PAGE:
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Re: Accept-Charset support



On Dec 5,  4:53pm, Chris Wendt wrote:

> A "good" browser would need to send all or most of the charsets listed
> in
> ftp://ftp.isi.edu/in-notes/iana/assignments/character-sets
>
> Easy to take all the names, concatenate them and measure the size.

Right.

bash$ grep Name character-sets.txt > chara.log
bash$ cat chara.log | awk '{print $2}' | grep -v Name > chara2.log
bash$ wc chara2.log
       210       210    2611 chara2.log
(ie 210 words, 210 lines (210 charset names) and 2611 bytes

To which should be added 209 commas and 209 spaces but taking away
209 linefeeds that gives 2820 bytes.

> I didn't do it but instead looked at the size of the IANA document
> itself which is 44282 bytes.
> Assuming the text contains 2/3 overhead, the accept-charset string would
> be 14 KB, attached to every GET.

So, that turns out to be an over-estimate - provided only the preferred
registered names are used, not the synonyms. However, for example,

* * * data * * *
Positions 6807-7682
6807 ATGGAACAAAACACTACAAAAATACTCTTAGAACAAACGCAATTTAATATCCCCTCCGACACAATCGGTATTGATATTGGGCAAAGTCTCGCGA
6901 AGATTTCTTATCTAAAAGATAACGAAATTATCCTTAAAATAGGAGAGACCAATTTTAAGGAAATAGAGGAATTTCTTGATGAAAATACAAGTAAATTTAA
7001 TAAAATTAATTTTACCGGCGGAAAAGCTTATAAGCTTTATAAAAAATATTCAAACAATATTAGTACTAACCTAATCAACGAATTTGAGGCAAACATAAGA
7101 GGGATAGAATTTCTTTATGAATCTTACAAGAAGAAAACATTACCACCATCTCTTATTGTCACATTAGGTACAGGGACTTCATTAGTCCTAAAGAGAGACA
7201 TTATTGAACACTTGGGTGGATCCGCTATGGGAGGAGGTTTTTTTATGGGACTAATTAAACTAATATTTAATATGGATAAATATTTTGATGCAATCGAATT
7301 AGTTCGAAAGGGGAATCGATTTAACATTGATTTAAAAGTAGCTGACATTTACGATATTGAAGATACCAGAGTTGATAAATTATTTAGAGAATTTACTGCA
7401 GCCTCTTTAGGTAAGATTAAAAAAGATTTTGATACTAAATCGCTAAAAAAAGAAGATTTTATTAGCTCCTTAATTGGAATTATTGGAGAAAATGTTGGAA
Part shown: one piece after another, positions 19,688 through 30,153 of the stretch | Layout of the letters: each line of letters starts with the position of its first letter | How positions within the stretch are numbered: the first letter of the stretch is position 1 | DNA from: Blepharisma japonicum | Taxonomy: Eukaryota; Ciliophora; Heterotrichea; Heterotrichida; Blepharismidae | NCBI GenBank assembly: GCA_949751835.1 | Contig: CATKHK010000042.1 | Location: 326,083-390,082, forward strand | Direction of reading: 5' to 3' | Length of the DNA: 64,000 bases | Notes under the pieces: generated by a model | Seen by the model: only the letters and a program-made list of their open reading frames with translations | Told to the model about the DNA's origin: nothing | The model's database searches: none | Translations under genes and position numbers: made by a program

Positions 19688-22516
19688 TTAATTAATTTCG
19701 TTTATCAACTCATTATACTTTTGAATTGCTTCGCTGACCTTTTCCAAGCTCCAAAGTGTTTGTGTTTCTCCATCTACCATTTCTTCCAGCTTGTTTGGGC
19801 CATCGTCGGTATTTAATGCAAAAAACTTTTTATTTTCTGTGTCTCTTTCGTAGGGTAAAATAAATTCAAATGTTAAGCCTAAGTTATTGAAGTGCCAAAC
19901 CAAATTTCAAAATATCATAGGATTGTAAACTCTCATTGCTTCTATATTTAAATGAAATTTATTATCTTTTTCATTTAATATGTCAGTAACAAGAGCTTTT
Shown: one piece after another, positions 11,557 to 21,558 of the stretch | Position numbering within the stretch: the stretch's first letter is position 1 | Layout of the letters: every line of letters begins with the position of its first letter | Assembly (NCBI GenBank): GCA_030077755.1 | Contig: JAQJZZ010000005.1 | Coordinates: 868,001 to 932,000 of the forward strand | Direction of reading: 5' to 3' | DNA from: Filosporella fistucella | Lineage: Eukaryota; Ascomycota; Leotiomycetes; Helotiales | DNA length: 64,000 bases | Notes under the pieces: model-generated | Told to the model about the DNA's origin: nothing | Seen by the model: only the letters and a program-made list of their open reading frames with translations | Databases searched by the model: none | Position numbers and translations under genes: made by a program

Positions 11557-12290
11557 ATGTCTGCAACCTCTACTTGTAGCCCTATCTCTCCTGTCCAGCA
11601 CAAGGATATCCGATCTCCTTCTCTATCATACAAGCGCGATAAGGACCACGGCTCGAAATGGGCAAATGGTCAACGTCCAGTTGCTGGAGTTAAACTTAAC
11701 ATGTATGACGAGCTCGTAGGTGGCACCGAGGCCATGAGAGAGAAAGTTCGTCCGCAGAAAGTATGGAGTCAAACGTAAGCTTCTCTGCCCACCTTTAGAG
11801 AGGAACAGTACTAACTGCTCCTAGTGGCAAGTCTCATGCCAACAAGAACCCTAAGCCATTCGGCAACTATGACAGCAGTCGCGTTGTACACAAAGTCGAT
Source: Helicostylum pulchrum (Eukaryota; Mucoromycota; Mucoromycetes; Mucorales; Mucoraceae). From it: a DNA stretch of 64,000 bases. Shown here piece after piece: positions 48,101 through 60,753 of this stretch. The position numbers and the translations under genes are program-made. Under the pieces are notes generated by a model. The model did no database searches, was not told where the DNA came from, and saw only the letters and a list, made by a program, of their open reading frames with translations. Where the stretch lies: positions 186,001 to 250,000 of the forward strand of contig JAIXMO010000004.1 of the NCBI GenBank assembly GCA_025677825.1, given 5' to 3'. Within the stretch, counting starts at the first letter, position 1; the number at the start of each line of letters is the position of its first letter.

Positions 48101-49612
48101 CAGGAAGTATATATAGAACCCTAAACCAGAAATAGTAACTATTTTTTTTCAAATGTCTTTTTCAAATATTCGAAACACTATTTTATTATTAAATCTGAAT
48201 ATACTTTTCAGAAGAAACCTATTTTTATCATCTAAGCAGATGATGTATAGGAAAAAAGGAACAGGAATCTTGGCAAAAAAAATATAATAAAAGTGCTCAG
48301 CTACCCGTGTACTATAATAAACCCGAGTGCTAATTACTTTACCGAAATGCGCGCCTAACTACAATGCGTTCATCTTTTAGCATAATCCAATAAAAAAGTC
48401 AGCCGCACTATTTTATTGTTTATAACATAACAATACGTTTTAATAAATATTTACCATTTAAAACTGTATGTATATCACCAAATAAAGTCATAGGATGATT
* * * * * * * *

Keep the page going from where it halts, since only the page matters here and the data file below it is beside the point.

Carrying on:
ANSI_X3.4-1968 is more commonly referred to as US-ASCII

The actual list would be shorter because few browsers would want to
say that they can take Ventura-US, EBCDIC-UK or UNKNOWN-8BIT. Also,
some of the names are pretty long -
Extended_UNIX_Code_Packed_Format_for_Japanese
is a particularly bloated example.

There are also several national variants of 646-IRV whose character
repertoire is included in Latin-1 so there is little reason to use
those. Some of the reference sources - VAX/VMS User's Manual, LaserJet
IIP Printer User's Manual, PCL 5  - make it unlikely that these charsets
are used on the Web.

There are some possible duplicates or outdated charsets, for example

Name: macintosh                                           [RFC1345,KXS2]
MIBenum: 2027
Source: The Unicode Standard ver1.0, ISBN 0-201-56788-1, Oct 1991
Alias: mac
Alias: csMacintosh

is presumably contained within unicode-1-1 and ISO-10646-UTF-1 is
obselete.

There are 40 variants of IBM EBCIDIC listed.

It looks like a survey of

a) what is actually used on the Web now
b) what gaps there are (the nine Indian charsets, for example), are
   reasonable compact alternatives to UTF-8)
c) what should be the recommended (level 1 and level 2) charsets

would be valuable. How about we collaboratively put together such a list?


-- 
Chris Lilley, W3C                          [ http://www.w3.org/ ]
Graphics and Fonts Guy            The World Wide Web Consortium
http://www.w3.org/people/chris/              INRIA,  Projet W3C
chris@w3.org                       2004 Rt des Lucioles / BP 93
+33 (0)4 93 65 79 87       06902 Sophia Antipolis Cedex, France


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